Weddings are joyous occasions for everyone involved – from the couple to the family and even the photographer. But planning a wedding takes a lot of work for all involved as well. We're going to take a look at both sides of the fence, offering tips for photographers on how to take excellent photos and couples on how to choose the right photographer.
Photographers: How to Take Great Wedding Photos
As a photographer, it's your job to capture the joy and beauty of the couple's big day. That's a tough task, especially when there is so much going on before, during and after the celebration. Here are some tips to help you take the best possible wedding photos.
Be Creative with Angles and Composition
Be creative with your compositions and angles when taking wedding photos. Of course, you'll need to get the shots the couple requests and the “usual" photos (i.e. family, wedding party, etc.), but be creative with the other photos you take, especially the candid ones.
Take a shot from underneath the wedding party as they give a toast while standing in a circle. Get a shot of the couple from above as they share a slice of cake. If you're taking photos of kids, get down on their level.
Watch Your Exposure
Unless the couple goes the non-traditional route, the bride will likely be wearing a white dress. As beautiful as the dress may be, the bright color makes it difficult to find the right exposure level. Too much and the dress will be washed out – you won't see much detail. Too little and the dress will be dull and gray.
It can be tough to find a balance. Your camera will see the white dress and think it's a “bright" spot in the photo. As a result, it will make the exposure on the dress too dark. You can compensate for this by boosting the exposure slightly. Take care not to go overboard. It's much easier to boost exposure slightly than reduce it in post-processing.
Know the Lighting Situation
You'll have little control over what time of day you shoot, but you can prepare ahead of time and figure out how to work with the lighting before the big day. Visit the venue at the same time of day you will be photographing to get an idea of what equipment you'll need to bring and whether you'll be able to realistically take any outdoor photos.
Chances are, natural lighting won't be optimal unless the couple is married later in the afternoon and the photos are taken just after they say “I do."
If you're shooting in the middle of the day, try taking solo shots of the bride backlit by the sun. The dress and the veil will glow, but you'll need to make sure that you have some fill light to bring out the details in her face.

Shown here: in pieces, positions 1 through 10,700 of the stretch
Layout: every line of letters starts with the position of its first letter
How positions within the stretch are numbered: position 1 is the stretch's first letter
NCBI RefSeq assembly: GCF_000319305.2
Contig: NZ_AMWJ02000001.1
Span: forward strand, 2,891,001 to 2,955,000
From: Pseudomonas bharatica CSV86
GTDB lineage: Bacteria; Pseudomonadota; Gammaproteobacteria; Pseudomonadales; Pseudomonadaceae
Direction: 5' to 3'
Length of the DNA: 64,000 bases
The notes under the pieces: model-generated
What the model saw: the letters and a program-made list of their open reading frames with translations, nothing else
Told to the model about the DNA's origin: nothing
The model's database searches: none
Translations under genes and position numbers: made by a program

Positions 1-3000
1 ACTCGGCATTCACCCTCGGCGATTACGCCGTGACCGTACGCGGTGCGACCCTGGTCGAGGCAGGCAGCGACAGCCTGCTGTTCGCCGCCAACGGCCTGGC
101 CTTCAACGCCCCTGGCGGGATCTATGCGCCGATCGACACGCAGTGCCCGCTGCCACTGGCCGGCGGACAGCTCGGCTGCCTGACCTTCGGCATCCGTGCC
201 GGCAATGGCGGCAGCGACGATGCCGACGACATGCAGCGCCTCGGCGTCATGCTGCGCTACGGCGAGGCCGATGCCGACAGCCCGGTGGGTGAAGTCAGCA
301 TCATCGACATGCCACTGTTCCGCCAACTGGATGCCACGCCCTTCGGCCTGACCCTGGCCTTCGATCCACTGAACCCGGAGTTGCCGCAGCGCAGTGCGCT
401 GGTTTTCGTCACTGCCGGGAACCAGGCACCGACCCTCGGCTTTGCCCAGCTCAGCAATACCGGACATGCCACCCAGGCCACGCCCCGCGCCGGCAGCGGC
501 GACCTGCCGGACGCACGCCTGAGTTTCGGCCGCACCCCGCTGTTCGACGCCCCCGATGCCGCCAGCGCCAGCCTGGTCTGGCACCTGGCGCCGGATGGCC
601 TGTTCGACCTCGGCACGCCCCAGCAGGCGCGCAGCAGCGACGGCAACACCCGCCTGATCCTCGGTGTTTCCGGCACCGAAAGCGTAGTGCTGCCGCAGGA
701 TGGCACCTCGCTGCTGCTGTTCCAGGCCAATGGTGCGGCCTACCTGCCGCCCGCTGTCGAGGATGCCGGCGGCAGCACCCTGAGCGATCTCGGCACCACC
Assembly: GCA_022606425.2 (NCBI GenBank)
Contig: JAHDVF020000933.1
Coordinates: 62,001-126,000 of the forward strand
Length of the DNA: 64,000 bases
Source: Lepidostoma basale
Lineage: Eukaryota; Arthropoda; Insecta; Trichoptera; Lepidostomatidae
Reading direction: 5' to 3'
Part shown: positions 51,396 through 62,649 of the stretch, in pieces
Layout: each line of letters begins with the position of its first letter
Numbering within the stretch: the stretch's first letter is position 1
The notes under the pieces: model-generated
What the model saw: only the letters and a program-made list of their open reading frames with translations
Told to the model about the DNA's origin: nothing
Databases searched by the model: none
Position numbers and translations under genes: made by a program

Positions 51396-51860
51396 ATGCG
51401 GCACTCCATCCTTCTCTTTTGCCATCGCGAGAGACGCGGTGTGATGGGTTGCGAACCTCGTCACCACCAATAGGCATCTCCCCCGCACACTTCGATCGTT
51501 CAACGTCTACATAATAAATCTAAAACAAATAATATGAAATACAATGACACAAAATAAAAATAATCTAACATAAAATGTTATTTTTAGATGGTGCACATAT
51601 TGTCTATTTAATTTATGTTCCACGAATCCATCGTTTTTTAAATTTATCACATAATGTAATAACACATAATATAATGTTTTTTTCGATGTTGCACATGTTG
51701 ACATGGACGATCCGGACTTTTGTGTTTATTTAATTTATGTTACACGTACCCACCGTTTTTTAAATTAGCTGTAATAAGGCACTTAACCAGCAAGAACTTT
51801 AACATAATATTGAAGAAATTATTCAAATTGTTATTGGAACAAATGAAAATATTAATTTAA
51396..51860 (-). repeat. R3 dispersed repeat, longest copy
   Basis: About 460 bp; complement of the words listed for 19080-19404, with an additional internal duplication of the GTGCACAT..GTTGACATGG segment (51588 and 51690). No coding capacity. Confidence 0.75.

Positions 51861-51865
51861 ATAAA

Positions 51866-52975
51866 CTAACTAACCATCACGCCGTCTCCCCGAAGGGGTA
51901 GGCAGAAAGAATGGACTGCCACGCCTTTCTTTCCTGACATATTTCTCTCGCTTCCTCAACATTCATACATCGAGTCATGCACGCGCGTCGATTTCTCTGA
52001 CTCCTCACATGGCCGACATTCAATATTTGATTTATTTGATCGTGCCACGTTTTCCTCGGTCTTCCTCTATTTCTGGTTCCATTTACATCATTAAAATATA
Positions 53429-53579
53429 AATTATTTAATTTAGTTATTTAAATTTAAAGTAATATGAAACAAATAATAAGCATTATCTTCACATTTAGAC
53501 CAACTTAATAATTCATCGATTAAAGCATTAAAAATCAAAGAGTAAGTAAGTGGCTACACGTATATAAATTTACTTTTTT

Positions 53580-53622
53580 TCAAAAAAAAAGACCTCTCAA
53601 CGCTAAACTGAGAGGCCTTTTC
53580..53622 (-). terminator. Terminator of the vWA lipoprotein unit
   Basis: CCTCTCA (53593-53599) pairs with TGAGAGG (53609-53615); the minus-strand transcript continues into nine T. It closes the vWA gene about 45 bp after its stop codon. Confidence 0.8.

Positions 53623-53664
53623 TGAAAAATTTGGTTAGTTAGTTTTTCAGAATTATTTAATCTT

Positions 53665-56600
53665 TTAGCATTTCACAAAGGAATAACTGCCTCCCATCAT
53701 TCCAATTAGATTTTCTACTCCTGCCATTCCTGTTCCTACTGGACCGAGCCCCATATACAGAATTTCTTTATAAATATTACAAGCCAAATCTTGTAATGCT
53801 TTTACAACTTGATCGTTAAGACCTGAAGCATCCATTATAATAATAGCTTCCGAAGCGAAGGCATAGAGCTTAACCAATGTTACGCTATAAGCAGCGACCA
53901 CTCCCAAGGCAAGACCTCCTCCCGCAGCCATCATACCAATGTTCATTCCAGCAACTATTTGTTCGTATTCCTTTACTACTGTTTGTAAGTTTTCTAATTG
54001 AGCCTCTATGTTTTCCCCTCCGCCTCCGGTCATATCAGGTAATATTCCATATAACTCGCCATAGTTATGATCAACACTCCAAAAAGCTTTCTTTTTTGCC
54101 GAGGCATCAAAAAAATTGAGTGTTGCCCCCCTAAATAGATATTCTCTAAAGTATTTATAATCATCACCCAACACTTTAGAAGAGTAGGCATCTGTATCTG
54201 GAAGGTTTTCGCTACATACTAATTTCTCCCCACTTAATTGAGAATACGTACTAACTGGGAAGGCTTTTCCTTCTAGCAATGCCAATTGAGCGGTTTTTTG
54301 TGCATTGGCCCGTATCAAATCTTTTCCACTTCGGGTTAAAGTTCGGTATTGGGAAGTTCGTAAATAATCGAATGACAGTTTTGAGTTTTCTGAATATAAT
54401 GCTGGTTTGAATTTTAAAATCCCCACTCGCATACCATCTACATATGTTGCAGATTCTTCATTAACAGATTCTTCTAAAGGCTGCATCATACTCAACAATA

Couples: Choosing the Right Photographer
As a couple, you want to hire the best photographer you can find. An experienced, talented professional will provide you with fantastic photos that capture all of the great moments of this special day. But as you know, finding a good photographer isn't easy – especially when DSLR cameras are so easy to get a hold of and affordable. Use the tips below to know what to look for when comparing photographers.
Check the Photographer's Portfolio
Just like any other artist, photographers have their own style, so pay attention to their portfolios.
- Do you like the angles they use?
- Do you like the composition of their photos?
- What about the lighting? Is it light and airy, or dark and moody?
Write down what you like and don't like about each portfolio. Once you have an idea of what style you prefer, you can narrow down your choices to the ones that mimic that style.
Arrange a Meeting
The photographer's portfolio is a great place to start, but it's equally important to make sure that you get along with the person behind the camera. Remember, this person will be following you around all day, so you want to at least like their personality and enjoy their company.
You also want to make sure that the photographer is open to including the shots you request. This is your big day, and the photographer should be willing to let you have a say in the photos taken.
Know What You're Getting
Wedding photos take quite a bit of time to process – sometimes 40 hours. It's not uncommon for it to take six to eight weeks to get the photos back. Know what you're getting.
- How many images will you receive?
- Will you be able to get prints made, or does the photographer retain the rights to the photos?
- Is retouching included, or can it be added for an additional fee?
- Will the images be high or low resolution?
One last tip: make sure that you start your photographer search early on, especially if you're getting married at the peak of wedding season. Great photographers book up early, so start looking as soon as possible. This will give you more time to shop around and compare portfolios.